Ifound the list of “Most profitable criticalaccess hospitals” (Dec. 19/26, 2011, p. 32) issue very misleading. My main concern is how the purchase and affiliation of criticalaccess hospitals by larger health systems is affecting the cost of healthcare and the existence of CAHS wishing to remain independent. From my research on the hospitals listed, 19 of the 25 are owned by larger hospital systems. This has caused a major shift in how the CMS is now looking at CAHS. When the CAH program began, the additional cost to the CMS for paying 101% of costs to CAHS was a little over 1% of the total Medicare payments. This has now increased to more than 5% of Medicare’s budget. The larger systems roll overhead costs into the CAH, creating higher costs and thus higher Medicare reimbursement.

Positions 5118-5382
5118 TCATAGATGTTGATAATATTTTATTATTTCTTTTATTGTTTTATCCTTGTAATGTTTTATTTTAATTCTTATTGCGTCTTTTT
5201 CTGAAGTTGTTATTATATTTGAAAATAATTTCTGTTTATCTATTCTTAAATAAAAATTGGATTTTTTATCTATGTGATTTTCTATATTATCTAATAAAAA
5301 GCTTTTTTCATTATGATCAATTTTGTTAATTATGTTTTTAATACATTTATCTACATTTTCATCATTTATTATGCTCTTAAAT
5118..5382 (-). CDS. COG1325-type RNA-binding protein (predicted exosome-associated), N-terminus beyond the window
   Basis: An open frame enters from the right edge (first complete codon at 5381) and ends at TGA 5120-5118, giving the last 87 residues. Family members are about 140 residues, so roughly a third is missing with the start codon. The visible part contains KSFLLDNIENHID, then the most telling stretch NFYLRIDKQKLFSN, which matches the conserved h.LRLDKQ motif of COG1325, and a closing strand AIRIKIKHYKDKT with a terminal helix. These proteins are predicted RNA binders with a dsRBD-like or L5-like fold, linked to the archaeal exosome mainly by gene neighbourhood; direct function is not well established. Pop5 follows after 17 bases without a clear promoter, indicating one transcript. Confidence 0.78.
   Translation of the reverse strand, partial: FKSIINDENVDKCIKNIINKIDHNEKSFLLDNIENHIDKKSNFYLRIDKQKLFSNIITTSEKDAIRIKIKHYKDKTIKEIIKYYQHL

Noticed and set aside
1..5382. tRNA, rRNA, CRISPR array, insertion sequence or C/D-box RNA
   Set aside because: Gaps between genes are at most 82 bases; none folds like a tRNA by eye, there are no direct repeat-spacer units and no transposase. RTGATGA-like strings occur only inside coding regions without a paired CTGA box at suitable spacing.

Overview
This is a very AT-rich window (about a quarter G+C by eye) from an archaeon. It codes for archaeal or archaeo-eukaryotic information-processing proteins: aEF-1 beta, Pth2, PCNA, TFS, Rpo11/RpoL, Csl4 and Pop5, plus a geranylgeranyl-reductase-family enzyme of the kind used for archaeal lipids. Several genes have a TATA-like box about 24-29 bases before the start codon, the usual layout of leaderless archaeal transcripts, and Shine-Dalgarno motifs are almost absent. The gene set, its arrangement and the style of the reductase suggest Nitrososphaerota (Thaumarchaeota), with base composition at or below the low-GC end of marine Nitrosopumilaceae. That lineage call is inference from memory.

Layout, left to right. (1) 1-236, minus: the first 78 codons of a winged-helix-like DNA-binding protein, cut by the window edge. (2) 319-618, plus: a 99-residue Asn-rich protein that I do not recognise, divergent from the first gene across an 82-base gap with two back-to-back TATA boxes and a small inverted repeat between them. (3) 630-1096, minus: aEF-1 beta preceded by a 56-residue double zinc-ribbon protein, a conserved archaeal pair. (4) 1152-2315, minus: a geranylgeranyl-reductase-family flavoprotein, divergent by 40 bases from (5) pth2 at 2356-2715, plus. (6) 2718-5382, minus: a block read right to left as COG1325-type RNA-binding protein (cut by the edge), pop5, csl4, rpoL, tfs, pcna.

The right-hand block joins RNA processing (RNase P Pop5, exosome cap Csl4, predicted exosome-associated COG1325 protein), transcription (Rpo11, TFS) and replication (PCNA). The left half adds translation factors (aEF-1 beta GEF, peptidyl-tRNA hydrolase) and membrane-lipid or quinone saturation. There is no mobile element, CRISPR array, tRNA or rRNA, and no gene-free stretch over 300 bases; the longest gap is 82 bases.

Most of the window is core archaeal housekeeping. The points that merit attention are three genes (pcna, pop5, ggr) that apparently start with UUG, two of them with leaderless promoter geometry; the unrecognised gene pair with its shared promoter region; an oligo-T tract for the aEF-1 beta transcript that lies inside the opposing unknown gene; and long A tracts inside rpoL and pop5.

I realize that the purchase of a CAH by a larger system often actually saves the hospital. However, I believe that when this happens, the purchased hospital should no longer be a CAH. It is in fact a part of the system, and the very nature of the hospital being critical to the rural community actually no longer exists as it has now become a feeder hospital to the larger system. Sooner or later, the CMS and Washington are going to hit the target that is now on all critical access hospitals’ backs, and that will cause tremendous harm to the remaining independent CAHS.
Rudy Snedigar Barton County Memorial Hospital